Millions Of Households From Harlem To Hollis Are Unbanked And Underbanked Says Report

Department of Consumer and Worker Protection (DCWP) today released a research brief illustrating the updated number of unbanked and underbanked households in NYC and where they live. The brief shows that 354,100 households (11.2 percent) have no bank account (unbanked) and another 689,000 households (21.8 percent) have a bank account but use alternative financial products for some banking needs (underbanked). The estimated number of unbanked and underbanked households are disproportionately in neighborhoods that have higher rates of vulnerable residents and residents struggling in other areas of financial health.

“Having a bank account is an essential part of financial stability and it is promising to see that the number of un- and underbanked households has continued to decline slightly,” said DCWP Commissioner Lorelei Salas. “But the number is still much too high and it is troubling that New Yorkers are less likely to use a bank account than the rest of the country—and that those who aren’t using them are concentrated in predominately minority and/or low-income neighborhoods. We encourage New Yorkers to make an appointment at one of our Financial Empowerment Centers where a counselor can help you find the right account and work together towards your financial goals.”

DCWP also found that, while compared to 2013, the percent of unbanked households (11.2 versus 11.7) and underbanked households (21.8 versus 25.1) went down, NYC households are still considerably more likely than households nationally to be unbanked (11.2 percent versus 6.5 percent) and underbanked (21.8 percent versus 20 percent). Bronx households have also greater unbanked (1.7 times greater) and underbanked (1.4 times greater) rates than the rest of the city. In addition, 10 neighborhoods account for nearly 35 percent of unbanked households. Neighborhoods with higher rates of unbanked and underbanked households also have more alternative financial services providers than banks or credit unions.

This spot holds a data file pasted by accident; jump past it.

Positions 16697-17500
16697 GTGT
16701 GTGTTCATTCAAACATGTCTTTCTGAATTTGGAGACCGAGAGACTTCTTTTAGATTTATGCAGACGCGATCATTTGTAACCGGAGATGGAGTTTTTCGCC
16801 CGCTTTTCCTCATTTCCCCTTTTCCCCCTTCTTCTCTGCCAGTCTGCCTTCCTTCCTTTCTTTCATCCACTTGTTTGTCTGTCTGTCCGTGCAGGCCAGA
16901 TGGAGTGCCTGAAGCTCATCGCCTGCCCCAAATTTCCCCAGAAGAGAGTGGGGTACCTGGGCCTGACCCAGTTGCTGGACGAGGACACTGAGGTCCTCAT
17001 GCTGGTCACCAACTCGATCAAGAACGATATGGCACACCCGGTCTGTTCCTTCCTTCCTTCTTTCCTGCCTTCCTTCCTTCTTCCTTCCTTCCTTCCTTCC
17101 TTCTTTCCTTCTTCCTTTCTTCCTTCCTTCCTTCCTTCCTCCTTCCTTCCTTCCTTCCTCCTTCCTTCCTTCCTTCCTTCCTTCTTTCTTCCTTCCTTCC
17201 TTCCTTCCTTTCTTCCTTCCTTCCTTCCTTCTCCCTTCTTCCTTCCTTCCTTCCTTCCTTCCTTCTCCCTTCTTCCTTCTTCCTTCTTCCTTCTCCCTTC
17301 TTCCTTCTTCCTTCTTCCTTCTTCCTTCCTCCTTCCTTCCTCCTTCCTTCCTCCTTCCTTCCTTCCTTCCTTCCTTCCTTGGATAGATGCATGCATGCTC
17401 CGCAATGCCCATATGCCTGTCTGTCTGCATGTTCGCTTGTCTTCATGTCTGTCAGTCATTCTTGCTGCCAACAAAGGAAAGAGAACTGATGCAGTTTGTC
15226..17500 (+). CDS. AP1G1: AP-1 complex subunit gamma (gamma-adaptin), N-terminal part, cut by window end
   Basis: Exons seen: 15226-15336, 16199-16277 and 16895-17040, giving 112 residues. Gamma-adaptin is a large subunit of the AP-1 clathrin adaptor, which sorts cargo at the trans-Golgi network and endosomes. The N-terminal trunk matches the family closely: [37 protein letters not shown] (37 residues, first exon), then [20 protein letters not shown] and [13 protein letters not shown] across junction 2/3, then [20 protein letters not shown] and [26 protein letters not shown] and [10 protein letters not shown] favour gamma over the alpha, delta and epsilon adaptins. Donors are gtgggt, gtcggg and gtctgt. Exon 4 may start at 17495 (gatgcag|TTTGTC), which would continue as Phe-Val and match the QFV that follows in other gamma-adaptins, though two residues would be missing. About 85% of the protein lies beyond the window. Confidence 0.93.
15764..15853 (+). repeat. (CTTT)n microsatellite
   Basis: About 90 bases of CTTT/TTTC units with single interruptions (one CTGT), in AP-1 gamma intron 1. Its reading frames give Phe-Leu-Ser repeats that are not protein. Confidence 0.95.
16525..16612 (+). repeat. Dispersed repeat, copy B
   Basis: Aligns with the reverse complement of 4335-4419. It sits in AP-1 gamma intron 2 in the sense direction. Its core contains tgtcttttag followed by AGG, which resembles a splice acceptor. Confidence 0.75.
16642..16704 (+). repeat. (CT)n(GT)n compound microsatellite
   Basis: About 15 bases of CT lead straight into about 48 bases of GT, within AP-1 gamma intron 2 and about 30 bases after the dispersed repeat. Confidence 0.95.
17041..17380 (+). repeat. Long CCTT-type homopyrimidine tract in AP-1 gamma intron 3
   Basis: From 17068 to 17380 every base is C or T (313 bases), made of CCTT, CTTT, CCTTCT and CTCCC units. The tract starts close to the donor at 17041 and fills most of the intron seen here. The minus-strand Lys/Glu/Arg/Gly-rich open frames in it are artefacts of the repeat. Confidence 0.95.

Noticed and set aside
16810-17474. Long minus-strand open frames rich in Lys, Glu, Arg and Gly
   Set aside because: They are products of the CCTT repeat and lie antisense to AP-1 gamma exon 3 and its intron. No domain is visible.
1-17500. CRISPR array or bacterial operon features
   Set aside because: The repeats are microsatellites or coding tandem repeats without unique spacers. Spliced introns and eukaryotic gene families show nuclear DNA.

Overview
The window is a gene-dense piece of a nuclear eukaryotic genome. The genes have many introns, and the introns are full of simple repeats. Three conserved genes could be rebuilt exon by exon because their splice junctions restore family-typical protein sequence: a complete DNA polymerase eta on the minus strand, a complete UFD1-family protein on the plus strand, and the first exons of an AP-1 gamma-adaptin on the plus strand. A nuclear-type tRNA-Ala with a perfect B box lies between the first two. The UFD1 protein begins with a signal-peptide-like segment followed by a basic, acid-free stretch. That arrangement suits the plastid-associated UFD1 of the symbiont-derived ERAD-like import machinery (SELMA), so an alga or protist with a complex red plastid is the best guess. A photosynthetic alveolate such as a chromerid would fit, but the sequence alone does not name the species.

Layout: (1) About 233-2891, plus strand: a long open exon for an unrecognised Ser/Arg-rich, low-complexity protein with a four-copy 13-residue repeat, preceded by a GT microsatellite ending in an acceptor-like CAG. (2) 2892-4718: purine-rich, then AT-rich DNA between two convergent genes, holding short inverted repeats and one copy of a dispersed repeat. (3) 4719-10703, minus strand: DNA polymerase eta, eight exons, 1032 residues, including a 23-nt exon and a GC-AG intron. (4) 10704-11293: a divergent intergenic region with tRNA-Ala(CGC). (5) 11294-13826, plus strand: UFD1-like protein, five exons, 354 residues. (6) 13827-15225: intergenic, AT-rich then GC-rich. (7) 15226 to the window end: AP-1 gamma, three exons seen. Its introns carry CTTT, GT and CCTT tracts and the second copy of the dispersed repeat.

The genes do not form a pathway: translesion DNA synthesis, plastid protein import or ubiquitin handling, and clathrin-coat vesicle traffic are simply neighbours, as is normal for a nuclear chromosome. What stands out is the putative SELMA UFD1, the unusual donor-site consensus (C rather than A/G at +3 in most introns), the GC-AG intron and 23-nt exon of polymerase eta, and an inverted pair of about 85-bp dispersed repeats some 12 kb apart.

This brief is an update to the 2015 report “Where Are the Unbanked and Underbanked in NYC?” and uses data from 2017, the most recent data available. DCWP plans to update this data again next year when the Federal Deposit Insurance Corporation (FDIC) releases its 2019 data and biannually after that.

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DCWP encourages anyone who needs help opening a bank account, reducing debt, strengthening their credit score, or more to visit an NYC Financial Empowerment Center for free, one-on-one financial counseling. Since 2008, the Centers have helped more than 55,000 New Yorkers improve their financial health and reduce their debt by almost $70 million and increase their savings by more than $5.8 million. New Yorkers can book a free and confidential appointment with a professional financial counselor at nyc.gov/TalkMoney or by calling 311.

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NYC Department of Consumer and Worker Protection (DCWP) protects and enhances the daily economic lives of New Yorkers to create thriving communities. DCWP licenses more than 75,000 businesses in more than 50 industries and enforces key consumer protection, licensing, and workplace laws that apply to countless more. By supporting businesses through equitable enforcement and access to resources and, by helping to resolve complaints, DCWP protects the marketplace from predatory practices and strives to create a culture of compliance. Through its community outreach and the work of its offices of Financial Empowerment and Labor Policy & Standards, DCWP empowers consumers and working families by providing the tools and resources they need to be educated consumers and to achieve financial health and work-life balance. DCWP also conducts research and advocates for public policy that furthers its work to support New York City’s communities. For more information about DCWP and its work, call 311 or visit DCWP at nyc.gov/dcwp or on its social media sites, TwitterFacebookInstagram and YouTube.

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